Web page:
The fact of the matter is Planned Parenthood is a non-partisan organization. Planned Parenthood is the leading nonprofit provider of nonjudgmental reproductive health care. We provide well woman exams, birth control, lifesaving cancer screenings, HIV testing and counseling and basic health care services to nearly 3 million women across the U.S.

The Planned Parenthood Action Funds in Texas – our political arm – educate voters and our political action committees support candidates who will support women’s health care. Republican or Democrats. Women or Men. Bottom line: It’s about women’s health.

We all know Tea Party extremists who infiltrated the Republican party threw bipartisanship overboard a while ago. Republican candidates who support commonsense family planning – like the Mitt Romney who ran for U.S. Senate in 1994 — are rare these days. The reality today is Republicans don’t want support from Planned Parenthood without cover. They know they’ll be attacked from within the party. The Republican party has been dominated by right wing rhetoric and evangelical tyranny. Plain and simple. Support for something as noncontroversial as birth control is now tantamount to support for so-called “abortion on demand”. Politicians are running scared.

The real Republican Party (the one that actually started the federal Title X family planning program in the 1960’s) needs to wake up. Women – all women – are watching and they don’t want access to pap tests and breast exams eliminated so that right-wing men can pound their chests in victory. And yes, Campbell Brown, Planned Parenthood does want to continue to support Republicans who support women’s health. We’re still here. They just need to show up.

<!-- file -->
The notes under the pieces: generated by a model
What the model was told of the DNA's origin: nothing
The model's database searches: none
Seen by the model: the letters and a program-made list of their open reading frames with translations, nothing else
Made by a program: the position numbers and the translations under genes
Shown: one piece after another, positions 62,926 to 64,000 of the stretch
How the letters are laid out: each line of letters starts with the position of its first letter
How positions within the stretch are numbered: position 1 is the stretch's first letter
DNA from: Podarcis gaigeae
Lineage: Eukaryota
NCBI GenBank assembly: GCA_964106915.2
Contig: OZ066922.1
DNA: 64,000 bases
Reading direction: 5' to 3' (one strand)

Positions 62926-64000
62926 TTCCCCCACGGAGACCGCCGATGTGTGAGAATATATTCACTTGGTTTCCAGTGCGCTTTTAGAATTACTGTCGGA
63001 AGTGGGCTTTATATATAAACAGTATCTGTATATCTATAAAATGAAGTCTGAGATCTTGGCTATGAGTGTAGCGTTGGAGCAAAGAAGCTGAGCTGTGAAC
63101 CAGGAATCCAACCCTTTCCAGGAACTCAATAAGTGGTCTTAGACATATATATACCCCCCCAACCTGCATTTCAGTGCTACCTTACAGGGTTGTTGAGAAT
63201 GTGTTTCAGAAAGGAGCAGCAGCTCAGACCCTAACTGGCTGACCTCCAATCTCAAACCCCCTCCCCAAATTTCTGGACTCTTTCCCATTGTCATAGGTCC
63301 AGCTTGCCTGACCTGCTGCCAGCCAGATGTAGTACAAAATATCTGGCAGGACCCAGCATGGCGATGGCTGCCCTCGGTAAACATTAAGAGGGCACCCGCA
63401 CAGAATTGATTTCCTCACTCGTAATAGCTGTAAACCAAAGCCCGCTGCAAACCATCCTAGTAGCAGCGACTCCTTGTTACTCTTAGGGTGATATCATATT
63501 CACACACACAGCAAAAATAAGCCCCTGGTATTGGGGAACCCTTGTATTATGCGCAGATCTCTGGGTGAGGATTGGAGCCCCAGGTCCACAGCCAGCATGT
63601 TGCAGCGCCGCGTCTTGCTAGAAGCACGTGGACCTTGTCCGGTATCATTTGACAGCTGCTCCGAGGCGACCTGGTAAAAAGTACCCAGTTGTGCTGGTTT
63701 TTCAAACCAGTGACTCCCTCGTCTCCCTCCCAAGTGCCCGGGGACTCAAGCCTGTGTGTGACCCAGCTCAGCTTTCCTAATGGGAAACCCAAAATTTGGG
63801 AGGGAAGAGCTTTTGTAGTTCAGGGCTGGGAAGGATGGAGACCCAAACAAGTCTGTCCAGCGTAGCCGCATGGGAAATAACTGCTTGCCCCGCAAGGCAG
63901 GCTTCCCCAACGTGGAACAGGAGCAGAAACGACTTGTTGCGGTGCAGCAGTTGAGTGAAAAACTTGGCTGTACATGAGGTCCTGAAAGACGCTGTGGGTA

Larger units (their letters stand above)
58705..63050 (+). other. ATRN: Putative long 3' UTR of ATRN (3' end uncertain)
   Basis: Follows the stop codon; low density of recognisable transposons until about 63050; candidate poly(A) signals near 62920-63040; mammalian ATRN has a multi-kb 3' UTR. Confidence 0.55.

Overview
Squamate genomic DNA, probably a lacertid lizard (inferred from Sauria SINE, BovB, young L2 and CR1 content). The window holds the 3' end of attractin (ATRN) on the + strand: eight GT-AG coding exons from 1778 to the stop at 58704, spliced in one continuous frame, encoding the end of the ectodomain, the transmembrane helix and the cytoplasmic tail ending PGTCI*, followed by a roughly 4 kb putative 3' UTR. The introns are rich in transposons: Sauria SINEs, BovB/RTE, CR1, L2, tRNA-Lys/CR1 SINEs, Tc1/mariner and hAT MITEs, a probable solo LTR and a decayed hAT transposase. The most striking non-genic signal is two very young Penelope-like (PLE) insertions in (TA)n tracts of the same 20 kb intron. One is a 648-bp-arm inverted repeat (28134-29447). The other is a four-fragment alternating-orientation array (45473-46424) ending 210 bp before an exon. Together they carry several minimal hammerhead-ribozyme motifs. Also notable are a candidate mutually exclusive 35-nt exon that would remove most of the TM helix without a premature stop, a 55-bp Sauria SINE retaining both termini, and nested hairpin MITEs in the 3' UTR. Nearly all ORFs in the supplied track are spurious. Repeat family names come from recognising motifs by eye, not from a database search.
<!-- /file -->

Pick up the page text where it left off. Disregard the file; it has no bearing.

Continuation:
Yvonne Gutierrez is the Political Director for the Planned Parenthood Gulf Coast Action Fund.

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5 Responses to Yvonne Gutierrez: Republican support for women’s health?

  1. matx says:

    Campbell Brown’s opinion piece in the NYT was quite the joke. Accusing Planned Parenthood of the same tactics the GOP has been using for a long time and of course not recognizing the irony (i.e., if you’re not with us, you’re against us so we will crush you). Her last one allowed comments–this latest one did not. It also did not disclose her husband’s ties to the Romney campaign (again, although she disclosed it herself somewhere in the middle of the first piece that). If Campell Brown is the best (only?) female voice the GOP has to attack PP, they truly are desperate.

  2. Diana says:

    Republican support for women in general is nonexistent.

  3. Mainstream says:

    If Planned Parenthood really wants a dialogue with Republican activists, calling folks “extremist” is probably not the way to start. Many of the tea party are indifferent on the abortion issue, and riveted to national budget and constitutional authority issues. Some are probably pro-choice.

    Just talking to Planned Parenthood could be seen as a sign of ideological betrayal by the base of the party, and until Planned Parenthood undertakes to counter inaccurate information widely disseminated within party discussions, this will continue to be the case.
    At a minimum you should have observers at each of the quarterly county executive committee meetings, and the biannual state senate conventions to see what sort of resolutions are being discussed and the rationales expressed in the debate.

  4. Mainstream says:

    and I will be interested to see whether Planned Parenthood recognizes the brave position taken by Sarah Davis in the last session of the legislature upon the sonogram bill, or whether they issue a knee-jerk routine endorsement of the (likely to be unsuccessful) Democrat challenger. In 2010 PP actively, vigorously worked against Davis.

  5. BK says:

    Yes, in 2010 Planned Parenthood actively supported Ellen Cohen, who worked tirelessly on the Appropriations Committee for women’s health. Are you suggesting they shouldn’t have supported Ellen?